If you order your worms from where I got mine (Uncle Jim’s Worm Farm), they will send you a starter for bedding (shredded newspaper, some coconut coir, and a gravel like substance for grit). I used half of the starting ingredients, and half when I added a tray to my bin. If you decided to order your worms from somewhere else, here is what you’ll need:

-Shredded Newspaper/Cardboard
Shredded newspaper or cardboard is a great bedding for worms. Both absorb moisture, while keeping airflow moving, and giving your worms room to maneuver. Plus it’s free. You can’t get much better than that. Don’t use glossy paper from magazines or shred the plastic windows on some letters/bills. Your worms can not digest either of these materials.
-Coconut coir
Also a moisture absorber, but you’ll need to pay for this one. Worms LOVE coconut coir. It offers the worms grit as well as sustaining an almost perfect moisture balance in the worm bin.
-Shredded Leaves
Another free option. Although shredded leaves offer good air movement through the bin, they do not hold moisture very well. More draw backs to using shredded leaves are preexisting diseases and pests on the leaves. They may or may not bother your worms but the bugs especially will get inside your home (if you’re keeping your worm bin inside).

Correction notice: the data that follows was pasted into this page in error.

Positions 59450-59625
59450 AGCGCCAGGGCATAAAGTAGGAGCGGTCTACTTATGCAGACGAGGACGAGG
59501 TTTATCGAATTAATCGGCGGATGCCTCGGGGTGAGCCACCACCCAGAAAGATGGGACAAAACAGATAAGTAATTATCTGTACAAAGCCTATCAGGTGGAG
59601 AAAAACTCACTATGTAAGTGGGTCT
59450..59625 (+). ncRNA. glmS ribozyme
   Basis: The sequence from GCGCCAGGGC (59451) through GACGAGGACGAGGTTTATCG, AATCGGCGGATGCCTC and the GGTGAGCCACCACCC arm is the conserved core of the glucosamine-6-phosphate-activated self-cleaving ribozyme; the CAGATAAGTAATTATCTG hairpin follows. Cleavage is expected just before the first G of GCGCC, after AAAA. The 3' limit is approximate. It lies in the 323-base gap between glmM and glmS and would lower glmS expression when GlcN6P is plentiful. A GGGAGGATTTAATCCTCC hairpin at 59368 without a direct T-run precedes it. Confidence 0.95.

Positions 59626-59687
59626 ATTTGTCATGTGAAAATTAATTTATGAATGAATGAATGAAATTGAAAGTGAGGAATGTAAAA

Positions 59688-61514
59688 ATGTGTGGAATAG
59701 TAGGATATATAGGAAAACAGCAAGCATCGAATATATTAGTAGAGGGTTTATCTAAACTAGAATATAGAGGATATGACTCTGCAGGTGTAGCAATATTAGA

Mixed in with the bedding, you will want something gritty — a bit of potting soil, sand, or finely ground egg shells work. Worms do not have teeth so the grit allows them to grind up the paper and scraps you place in the bin and digest it resulting in lovely compost.

5) Worm Bin Placement
The beautiful thing about using Red Wigglers, is they can withstand a variety of temperatures. They will die though if the bedding or compost they are in freezes. 40 degrees F is about the lowest temperature a Red Wiggler can withstand. I keep my bin inside because I compost year round. This also keeps my bedding from drying out, keeps my worms from dying from heat or cold, and I can literally move it anywhere in my house. Although my husband said no to our bedroom ha!